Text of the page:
Bob Bigelow On Youth Sports: Fun Or Too Competitive?
Q: Do you see a problem with adolescents and sports?
Bigelow: A Michigan State study showed that 10 years old is the greatest point of sports participation in this country. Three years later, 70 percent are gone. That is the sobering reality of what happens between fifth and eighth grade.
Q: Why do you think that happens?
Bigelow: The youth sports system is too competitive. This is where I’ve been trying to slam on the breaks, but with mixed results. We need middle school coaches who will play kids, even at the risk of losing games. They should also do this at the freshman and JV levels at high school. Developing players—not winning—should be the priority. This sometimes falls on deaf ears.
Q: How did we get here?
Bigelow: These days, kids can join youth sports programs in kindergarten, so by late elementary and definitely by middle school, they’ve been playing the sport for six or seven years. And adults, who may have begun with the best intentions, now want to win. So, we increase the playing time of our “best” players and decrease the playing time of our “worst” players. But, what adults don’t understand is that kids are still developing in middle and high school. Making decisions about athletic ability at such an early age eliminates your late bloomers, and there are a whole lot of late bloomers out there. An organization that evaluates the talents of young players leaves kids behind. Adults need to slow down in a system that has sped up.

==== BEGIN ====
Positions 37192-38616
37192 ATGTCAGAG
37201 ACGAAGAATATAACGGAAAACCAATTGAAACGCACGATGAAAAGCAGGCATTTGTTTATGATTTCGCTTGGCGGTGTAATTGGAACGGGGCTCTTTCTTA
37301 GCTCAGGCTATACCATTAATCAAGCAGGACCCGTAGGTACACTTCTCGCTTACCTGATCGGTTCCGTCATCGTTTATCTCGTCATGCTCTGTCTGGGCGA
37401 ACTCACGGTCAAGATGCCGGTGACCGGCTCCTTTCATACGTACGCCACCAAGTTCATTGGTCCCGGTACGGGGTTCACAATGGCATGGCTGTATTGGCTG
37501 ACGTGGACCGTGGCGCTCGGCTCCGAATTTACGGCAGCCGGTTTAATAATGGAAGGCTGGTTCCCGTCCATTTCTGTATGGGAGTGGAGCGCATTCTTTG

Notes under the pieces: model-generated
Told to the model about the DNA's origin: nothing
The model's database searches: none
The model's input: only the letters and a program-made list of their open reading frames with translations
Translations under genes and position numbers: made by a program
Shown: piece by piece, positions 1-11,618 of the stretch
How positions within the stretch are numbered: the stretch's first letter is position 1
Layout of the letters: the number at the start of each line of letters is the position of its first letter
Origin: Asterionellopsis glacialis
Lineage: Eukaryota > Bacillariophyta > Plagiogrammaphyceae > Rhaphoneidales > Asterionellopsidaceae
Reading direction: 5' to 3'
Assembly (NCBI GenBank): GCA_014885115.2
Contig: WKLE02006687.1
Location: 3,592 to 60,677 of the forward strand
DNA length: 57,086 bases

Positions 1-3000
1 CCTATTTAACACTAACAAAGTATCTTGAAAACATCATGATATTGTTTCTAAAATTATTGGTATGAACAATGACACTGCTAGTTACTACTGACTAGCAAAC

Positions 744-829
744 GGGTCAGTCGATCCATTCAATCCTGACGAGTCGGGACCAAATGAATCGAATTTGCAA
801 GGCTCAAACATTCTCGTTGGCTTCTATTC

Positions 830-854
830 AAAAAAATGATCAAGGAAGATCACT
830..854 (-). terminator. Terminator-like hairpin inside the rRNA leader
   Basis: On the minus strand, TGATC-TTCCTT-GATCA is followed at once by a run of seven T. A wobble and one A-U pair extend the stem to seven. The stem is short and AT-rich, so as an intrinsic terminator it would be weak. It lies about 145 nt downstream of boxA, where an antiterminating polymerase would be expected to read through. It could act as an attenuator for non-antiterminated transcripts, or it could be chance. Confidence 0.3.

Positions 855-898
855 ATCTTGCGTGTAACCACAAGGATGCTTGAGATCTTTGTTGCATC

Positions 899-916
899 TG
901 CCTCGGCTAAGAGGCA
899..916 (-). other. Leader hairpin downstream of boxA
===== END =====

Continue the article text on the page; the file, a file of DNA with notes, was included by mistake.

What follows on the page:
Q: So, athletic ability is not always obvious by middle school?
Bigelow: Not at all. Child development and physical education studies show that athletic ability prior to puberty is a meaningless indicator of athletic ability post puberty. Your average 10-year-old is 4-foot-9 and 80 pounds. I don’t care if that boy or girl has played 3,000 soccer games; he or she is still 4-foot-9 and 80 pounds. You cannot tell how good a soccer player he or she will be at 16, 17 or 18 years old. But, we cull the wheat from the chaff way too early and get rid of all those kids who aren’t yet the “star” soccer or basketball or whatever players. The whole system is run a muck.
Q: Is there a better solution?